Academic journal article British and American Studies

"Becky Said" - "Cried Amelia" a Metaphonological Analysis of Speeches in Vanity Fair

Academic journal article British and American Studies

"Becky Said" - "Cried Amelia" a Metaphonological Analysis of Speeches in Vanity Fair

Article excerpt

1. Introduction

Vanity Fair is, according to its title, A Novel without a Hero. Several characters indeed act in the show staged by W.M. Thackeray, whose intent was not telling the story of a single man or woman, as it was common in the Victorian age, when "by far the larger number of novels dealt with the constantly increasing mass of individuals who made up, or aspired to make up, the middle class" (Dennis 2000:7). On the contrary, "the artistic motive-force of Vanity Fair is Thackeray's vision of bourgeois society and of personal relationships engendered by that society" (Dennis 2000:97). Thackeray declaredly acts like a puppeteer, opening his novel with a chapter titled Before the Curtain, and closing it with an invitation to "shut up the box and the puppets, for our play is played out" (Thackeray 2003:809). Throughout the novel, he talks to his reader in order to present his characters similarly to a storyteller, aware that he is not speaking to children, but rather to the same society that he is describing - a society that lived in "an age in which 'realism' in art was valued above everything else" (Dennis 2000:57).

The question whether the Victorian novel might be considered a realist novel or not has been widely discussed and this is not the place for such a debate.

According to an article that appeared in the Quarterly Review in 1865, Thackeray was recognised, like Trollope, as the "very embodiment of the realistic school:

'Mr. Thackeray looks at life under its ordinary aspects, and copies it with a fidelity and artistic skill which is surprising. Men, women, and children talk, act, and think in his pages exactly as they are talking acting, and thinking at every hour of the day'. (Dennis 2000:59)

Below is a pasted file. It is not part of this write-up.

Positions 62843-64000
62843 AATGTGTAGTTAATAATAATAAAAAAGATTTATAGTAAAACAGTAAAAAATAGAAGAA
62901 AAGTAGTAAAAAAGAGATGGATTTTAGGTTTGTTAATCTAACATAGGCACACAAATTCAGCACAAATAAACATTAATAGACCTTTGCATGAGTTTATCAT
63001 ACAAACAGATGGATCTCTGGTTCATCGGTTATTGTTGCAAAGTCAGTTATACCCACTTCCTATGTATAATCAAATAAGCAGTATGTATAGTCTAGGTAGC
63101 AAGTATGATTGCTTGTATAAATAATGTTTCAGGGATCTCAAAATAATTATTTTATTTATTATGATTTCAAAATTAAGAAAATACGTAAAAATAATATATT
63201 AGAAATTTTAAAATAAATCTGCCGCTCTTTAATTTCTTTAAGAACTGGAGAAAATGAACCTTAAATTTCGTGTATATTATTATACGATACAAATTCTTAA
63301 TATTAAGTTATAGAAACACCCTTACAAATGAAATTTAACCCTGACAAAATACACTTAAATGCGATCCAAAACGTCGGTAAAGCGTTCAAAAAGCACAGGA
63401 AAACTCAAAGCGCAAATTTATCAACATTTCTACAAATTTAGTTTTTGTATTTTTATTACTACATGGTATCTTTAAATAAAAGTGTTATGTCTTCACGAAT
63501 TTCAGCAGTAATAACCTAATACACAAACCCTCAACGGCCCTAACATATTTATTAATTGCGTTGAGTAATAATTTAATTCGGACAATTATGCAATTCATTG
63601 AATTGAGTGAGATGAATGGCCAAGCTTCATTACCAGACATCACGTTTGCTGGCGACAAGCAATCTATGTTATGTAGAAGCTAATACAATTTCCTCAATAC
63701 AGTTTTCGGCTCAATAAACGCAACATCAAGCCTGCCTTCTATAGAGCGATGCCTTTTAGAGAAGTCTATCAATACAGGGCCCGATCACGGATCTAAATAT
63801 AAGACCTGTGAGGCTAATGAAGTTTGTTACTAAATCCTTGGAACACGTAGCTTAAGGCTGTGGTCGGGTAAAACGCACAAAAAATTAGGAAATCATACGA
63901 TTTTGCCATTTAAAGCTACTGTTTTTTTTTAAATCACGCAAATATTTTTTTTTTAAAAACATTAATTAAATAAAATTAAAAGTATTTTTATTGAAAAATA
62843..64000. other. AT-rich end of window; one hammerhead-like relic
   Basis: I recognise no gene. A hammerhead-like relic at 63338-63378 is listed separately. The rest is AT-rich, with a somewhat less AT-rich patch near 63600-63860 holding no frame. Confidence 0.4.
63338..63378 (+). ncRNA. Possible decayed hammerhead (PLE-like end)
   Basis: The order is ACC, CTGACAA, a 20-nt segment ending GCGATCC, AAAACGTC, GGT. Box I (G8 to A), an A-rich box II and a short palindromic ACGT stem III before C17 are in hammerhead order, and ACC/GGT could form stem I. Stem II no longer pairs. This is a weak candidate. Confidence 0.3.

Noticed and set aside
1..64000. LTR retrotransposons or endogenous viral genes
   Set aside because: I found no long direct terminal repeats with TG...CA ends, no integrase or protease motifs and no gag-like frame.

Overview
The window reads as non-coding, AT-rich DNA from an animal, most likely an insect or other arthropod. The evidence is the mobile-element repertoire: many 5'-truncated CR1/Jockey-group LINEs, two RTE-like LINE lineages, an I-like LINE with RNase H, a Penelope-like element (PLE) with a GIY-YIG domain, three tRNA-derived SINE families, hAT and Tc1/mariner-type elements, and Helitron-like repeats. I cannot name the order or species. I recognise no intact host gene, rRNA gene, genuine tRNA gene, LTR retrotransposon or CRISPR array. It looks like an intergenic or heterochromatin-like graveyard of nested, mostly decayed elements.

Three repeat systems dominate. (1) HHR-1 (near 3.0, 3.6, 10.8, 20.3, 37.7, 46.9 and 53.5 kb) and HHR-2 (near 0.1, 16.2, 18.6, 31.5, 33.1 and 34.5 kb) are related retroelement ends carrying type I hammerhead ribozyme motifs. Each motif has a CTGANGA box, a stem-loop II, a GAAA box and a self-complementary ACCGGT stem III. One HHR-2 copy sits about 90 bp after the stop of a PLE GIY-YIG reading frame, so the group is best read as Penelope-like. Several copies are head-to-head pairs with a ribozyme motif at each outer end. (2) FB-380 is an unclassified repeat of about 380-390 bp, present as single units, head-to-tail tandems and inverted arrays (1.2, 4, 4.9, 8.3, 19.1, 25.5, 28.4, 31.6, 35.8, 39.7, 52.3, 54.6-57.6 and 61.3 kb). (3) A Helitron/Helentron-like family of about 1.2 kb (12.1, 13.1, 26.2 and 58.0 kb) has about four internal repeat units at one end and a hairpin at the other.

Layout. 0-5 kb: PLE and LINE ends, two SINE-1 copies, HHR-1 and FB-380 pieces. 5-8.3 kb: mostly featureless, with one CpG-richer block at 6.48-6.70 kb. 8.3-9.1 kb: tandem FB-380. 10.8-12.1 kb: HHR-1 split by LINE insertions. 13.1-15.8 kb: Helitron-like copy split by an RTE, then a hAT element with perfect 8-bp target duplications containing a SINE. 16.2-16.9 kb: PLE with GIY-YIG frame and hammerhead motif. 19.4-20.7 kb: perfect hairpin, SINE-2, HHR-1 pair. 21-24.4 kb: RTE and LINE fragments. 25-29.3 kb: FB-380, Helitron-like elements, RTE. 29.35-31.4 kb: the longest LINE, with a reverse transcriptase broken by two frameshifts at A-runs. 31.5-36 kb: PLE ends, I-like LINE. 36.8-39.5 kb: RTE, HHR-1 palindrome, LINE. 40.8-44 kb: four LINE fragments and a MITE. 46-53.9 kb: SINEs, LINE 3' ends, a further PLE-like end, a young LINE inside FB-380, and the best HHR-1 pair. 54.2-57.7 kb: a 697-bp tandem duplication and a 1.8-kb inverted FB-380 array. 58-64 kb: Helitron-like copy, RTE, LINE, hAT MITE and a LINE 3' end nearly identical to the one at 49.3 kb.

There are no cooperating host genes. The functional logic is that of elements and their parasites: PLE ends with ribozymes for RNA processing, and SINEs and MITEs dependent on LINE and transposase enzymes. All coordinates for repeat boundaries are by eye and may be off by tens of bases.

Consequently, I aim to analyse the two principal female characters of the novel through their dialogues, and more precisely, through the ways in which Thackeray introduces their speech.

2. Metaphonological language in discourse analysis

In her Framing in Discourse, Deborah Tannen (1993:4) points out that "in the mid-80s [...] the field of linguistics was experiencing a rise of interest in discourse analysis". More precisely,

... from the 1970s to the 1990s, there was also a small amount of work on the language of Victorian fiction more generally [...]. Emphasis was placed on the representation of speech which, in the 1990s, overlapped with the interest of language historians in pronunciation and class. (O'Gorman 2002:196).

In the wake of these interests, Sergio Cigada began to research what he defines as metaphonological language, the "language referring to the phonological component of language" (Cigada 1989:26). This interest in the metaphonological component of reported speech is not accidental. Until the second half of the twentieth century, "no one had ever thought of combining the notion of intonation with that of discourse" (Couper-Kuhlen 2001:14). This was because the Saussurian school privileged the study of langue, seen as a language system, over the study of parole, seen as language performance, which relegated discourse to the borders of linguistic analysis. In 1975, however, Jenny Simonin-Grumbach (1979) was already stressing how, thanks to the work of Benveniste (1966), who showed the necessity to make the description of discursive practices a part of lamguage studies, the need for a new approach was felt. Her vision was that of a linguistics of discourse, which could go beyond Saussurian structural linguistics. Even M.M. Bakhtin (1981:279), in his essay Discourse in the Novel, stressed how dialogue was studied "merely as a compositional form in the structuring of speech" where "the internal dialogism of the word [...], the dialogism that penetrates its entire structure, all its semantic and expressive layers, is almost entirely ignored", although it was precisely this internal dialogism to have "such enormous power to shape style". By the 1980s, "it was beginning to be apparent to some linguists that there might be a discourse function of intonation which would merit investigation" (Couper-Kuhlen 2001:14). …

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